The loudspeaker that we're taking a closer look at is the new KEF R11. Let’s try to work out if this model suits you and could potentially be the right fit. The R11 is the flagship and largest of the three floor standing models in the R series range. They sell in Australia for $8,995 a pair.
When I saw the R11’s for the first time, I was quite taken by the sheer size and weight of the units. Measured on their plinths, they are 1296mm high x 310mm wide x 380 deep and are 37.7kg each.
The review sample is finished in a beautiful gloss white and looks absolutely superb and very modern. They are also available in gloss black, and wood veneer, featuring KEF's “tone-on-tone” style which means that the driver details are colour-matched to the finish.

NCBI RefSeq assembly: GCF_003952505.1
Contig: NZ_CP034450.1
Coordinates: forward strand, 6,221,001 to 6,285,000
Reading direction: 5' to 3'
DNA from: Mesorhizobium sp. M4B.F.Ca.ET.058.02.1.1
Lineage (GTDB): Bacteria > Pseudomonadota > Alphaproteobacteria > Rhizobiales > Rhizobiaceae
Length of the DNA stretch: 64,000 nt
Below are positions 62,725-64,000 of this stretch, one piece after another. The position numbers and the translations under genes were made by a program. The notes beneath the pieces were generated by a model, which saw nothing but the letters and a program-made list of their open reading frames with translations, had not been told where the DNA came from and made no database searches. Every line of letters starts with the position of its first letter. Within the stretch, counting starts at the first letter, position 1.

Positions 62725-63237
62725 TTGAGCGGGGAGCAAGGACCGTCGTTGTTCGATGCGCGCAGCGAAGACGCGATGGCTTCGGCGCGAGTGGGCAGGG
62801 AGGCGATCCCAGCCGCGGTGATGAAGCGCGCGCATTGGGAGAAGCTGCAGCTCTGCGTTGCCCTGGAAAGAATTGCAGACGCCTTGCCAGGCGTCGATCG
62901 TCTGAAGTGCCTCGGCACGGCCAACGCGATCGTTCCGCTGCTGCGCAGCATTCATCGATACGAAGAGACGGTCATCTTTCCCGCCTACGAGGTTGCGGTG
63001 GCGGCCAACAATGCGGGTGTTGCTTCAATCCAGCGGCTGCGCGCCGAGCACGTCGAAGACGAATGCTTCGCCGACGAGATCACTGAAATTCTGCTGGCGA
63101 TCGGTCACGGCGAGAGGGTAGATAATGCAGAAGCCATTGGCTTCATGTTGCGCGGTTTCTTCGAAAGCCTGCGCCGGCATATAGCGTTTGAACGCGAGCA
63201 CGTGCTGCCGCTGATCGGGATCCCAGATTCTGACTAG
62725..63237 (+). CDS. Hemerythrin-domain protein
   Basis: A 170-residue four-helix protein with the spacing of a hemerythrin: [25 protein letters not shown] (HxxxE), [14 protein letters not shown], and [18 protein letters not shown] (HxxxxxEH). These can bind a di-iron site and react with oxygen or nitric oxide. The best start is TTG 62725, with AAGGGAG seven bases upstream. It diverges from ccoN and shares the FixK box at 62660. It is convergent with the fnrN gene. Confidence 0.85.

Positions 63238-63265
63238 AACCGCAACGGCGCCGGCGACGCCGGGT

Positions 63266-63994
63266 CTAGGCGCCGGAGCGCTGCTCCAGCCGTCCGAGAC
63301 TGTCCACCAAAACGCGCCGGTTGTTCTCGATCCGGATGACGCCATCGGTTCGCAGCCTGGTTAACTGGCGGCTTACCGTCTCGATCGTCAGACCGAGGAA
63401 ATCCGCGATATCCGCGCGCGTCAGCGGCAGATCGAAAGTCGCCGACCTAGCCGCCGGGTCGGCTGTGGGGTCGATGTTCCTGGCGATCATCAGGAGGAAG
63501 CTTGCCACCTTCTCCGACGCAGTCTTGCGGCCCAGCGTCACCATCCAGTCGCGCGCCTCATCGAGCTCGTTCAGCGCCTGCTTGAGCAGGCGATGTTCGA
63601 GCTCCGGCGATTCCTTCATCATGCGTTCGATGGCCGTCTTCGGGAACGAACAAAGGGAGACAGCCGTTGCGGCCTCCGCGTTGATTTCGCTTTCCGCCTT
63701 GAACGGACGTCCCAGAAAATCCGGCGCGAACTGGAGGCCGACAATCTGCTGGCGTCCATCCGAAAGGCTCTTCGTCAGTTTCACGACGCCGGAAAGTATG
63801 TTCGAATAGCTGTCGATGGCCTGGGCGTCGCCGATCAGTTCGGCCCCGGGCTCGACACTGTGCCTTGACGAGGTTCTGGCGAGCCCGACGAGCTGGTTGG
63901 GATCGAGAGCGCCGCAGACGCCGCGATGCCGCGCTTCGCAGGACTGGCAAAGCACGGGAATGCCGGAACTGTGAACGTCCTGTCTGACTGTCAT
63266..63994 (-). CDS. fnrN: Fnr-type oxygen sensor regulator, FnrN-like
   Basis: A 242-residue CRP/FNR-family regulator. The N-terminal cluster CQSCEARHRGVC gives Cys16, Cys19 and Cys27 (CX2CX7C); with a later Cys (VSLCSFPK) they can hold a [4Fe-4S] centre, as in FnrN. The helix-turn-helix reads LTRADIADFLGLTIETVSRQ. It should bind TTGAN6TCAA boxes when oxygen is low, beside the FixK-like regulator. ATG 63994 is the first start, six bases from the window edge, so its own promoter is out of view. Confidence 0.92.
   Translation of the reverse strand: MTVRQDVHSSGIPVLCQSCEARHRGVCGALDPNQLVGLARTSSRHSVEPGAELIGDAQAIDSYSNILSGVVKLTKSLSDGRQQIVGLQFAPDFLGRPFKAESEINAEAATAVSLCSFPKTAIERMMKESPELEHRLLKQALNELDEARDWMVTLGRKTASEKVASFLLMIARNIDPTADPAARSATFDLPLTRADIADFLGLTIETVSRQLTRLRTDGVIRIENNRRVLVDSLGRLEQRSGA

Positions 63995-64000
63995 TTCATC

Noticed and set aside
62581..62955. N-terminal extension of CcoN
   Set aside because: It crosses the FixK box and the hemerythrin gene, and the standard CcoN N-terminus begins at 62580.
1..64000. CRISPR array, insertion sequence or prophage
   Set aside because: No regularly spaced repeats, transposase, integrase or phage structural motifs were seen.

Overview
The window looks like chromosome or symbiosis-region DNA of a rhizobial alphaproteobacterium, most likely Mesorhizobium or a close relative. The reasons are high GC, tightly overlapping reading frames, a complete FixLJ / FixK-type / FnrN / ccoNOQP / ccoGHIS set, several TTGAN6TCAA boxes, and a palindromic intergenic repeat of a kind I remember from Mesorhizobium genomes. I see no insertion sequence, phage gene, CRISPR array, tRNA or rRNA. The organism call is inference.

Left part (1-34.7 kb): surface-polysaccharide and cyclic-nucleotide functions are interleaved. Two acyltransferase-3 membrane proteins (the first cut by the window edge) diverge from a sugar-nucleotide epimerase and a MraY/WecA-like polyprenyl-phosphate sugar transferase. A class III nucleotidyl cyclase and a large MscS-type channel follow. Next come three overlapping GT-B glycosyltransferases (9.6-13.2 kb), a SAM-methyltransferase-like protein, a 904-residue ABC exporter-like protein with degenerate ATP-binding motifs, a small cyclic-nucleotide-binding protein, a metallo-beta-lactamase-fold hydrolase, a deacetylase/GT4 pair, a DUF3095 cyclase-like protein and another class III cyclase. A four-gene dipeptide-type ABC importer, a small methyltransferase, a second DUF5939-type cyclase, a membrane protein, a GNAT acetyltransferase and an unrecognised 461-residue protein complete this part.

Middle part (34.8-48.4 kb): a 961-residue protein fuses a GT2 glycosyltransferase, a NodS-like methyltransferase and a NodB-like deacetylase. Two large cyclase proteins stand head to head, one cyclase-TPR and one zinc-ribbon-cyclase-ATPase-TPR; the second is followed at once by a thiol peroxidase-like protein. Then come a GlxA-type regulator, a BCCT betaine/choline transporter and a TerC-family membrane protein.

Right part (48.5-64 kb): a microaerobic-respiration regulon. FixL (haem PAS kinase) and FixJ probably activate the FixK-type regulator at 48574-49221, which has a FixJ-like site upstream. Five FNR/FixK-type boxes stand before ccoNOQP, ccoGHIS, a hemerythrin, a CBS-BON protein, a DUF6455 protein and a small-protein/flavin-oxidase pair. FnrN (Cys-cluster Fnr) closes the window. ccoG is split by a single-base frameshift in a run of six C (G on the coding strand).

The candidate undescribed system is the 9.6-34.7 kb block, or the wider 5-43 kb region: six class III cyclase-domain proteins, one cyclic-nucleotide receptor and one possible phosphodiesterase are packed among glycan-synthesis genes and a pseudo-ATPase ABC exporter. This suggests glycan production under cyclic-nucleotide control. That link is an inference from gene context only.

As all the fixings are hidden, all you see is a clean exterior which is very effective and stylish. They arrived with well-designed microfibre grilles in the box, but I thought that the R11 drivers looked so good that I didn’t want to hide them behind the grilles.
KEF uses four 165mm (6.5”) bass drivers in a bass reflex design. It’s a three-way loudspeaker with KEF's famous Uni-Q tweeter/midrange driver residing in the middle of the four bass drivers. The Uni-Q driver has the 25mm tweeter at the acoustic centre of the 125mm midrange cone so that an ideal point source array is formed.
The tweeter is made of aluminium and has a cool looking tangerine waveguide that improves its performance. The idea behind the Uni-Q driver is to achieve a blend between the two units in terms of both response and dispersion. KEF says that the two units together can be regarded as a single driver but without the performance shortfall that would be suffered by a true single driver covering such a wide frequency range.